In late December 2022, The Diplomat conducted an exclusive interview with Ambassador Kairat Sarybay, the secretary general of the Conference on Interaction and Confidence Building Measures in Asia (CICA), to understand his vision for the future of his organization.
CICA stands out for having 28 member states, spanning geographically from Israel and Turkey to South Korea and China, including Russia and India. In other words, as Sarybay explained, “CICA is the only pan-Asian organization that covers a vast territory from the Pacific to the Mediterranean and from the Urals to the Indian Ocean.”
CICA’s sixth summit, which took place on October 12-13 in Astana, was a critical moment for the organization’s future. A statement by CICA heads of state notes that negotiations will now commence for the “gradual, incremental, and consensus-based transformation of CICA into a full-fledged regional international organization.”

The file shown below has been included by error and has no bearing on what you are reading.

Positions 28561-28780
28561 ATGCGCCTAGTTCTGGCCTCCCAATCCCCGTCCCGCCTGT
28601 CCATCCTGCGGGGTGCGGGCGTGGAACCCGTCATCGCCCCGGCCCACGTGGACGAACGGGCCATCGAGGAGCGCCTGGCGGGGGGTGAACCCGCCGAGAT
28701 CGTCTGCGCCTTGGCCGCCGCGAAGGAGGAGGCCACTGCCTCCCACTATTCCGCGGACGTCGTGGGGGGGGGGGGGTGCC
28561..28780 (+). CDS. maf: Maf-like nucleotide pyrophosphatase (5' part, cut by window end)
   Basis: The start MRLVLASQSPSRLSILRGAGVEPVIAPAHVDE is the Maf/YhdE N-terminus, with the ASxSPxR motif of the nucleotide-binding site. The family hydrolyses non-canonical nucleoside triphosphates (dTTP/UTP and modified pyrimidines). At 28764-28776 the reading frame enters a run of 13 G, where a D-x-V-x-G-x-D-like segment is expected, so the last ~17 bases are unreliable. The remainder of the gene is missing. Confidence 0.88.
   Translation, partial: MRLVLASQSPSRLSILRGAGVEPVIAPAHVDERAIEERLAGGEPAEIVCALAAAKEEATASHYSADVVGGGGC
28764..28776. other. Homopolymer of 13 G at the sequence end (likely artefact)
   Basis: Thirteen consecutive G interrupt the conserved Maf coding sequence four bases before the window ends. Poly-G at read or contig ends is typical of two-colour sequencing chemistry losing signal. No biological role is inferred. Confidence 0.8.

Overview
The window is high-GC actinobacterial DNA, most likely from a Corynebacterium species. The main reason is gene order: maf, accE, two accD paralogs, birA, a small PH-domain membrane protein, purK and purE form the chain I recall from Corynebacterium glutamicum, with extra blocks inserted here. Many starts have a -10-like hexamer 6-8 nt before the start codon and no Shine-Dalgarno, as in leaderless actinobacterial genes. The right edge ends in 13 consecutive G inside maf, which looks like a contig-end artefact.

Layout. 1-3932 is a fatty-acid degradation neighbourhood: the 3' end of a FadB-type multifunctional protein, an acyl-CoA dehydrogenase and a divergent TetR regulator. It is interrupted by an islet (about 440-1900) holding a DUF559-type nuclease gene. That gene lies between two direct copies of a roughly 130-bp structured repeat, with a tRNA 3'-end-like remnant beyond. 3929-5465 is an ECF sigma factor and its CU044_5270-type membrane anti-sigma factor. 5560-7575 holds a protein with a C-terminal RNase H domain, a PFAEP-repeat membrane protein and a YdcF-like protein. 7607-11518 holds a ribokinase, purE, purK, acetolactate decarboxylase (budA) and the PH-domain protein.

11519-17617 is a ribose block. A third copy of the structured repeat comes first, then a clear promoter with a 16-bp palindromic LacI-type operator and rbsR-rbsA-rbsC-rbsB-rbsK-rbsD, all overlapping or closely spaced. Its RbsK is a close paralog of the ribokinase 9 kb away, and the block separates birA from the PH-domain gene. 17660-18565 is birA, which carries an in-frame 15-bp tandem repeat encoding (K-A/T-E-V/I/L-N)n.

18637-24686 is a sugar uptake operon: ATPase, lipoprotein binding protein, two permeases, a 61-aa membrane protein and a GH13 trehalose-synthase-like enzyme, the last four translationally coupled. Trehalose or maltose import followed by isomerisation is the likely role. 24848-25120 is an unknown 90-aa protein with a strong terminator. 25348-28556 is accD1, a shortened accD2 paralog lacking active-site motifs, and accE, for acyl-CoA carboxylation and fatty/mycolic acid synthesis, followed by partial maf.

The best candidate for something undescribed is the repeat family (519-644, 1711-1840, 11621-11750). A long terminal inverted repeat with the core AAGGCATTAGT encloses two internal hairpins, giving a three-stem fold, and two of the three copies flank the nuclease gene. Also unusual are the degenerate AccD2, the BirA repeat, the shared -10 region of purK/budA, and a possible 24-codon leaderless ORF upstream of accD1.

CICA is looking to evolve. “The main objectives of the transformation process are to determine key areas of future cooperation and to strengthen the organizational and institutional framework of interaction within CICA,” explains the CICA secretary general.
A “roadmap” is currently being drafted by the current chair (Kazakhstan) and the secretary general; some priorities of the chair – “which,” Sarybay says, “for the most part have already been accomplished” – include updating the CICA Catalogue of Confidence Building Mechanisms (CBMs), establishing the Council of Eminent Persons, creating a permanent CICA Think Tank Forum, and establishing the CICA Fund.
Sarybay is confident that “in the future, CICA will definitely take a prominent place in the comprehensive security architecture of the Asian continent and the world. CICA will further contribute to [consolidating] the common vision of Asian states and their connectivity.”
The Greater Asian region already has several multinational blocs of which CICA member states are also members, including the Arab League, Eurasian Economic Union (EAEU), Shanghai Cooperation Organization (SCO), and ASEAN. Hence, standing out can be challenging, particularly when an organization has 28 member states, meaning a plethora of voices at the table.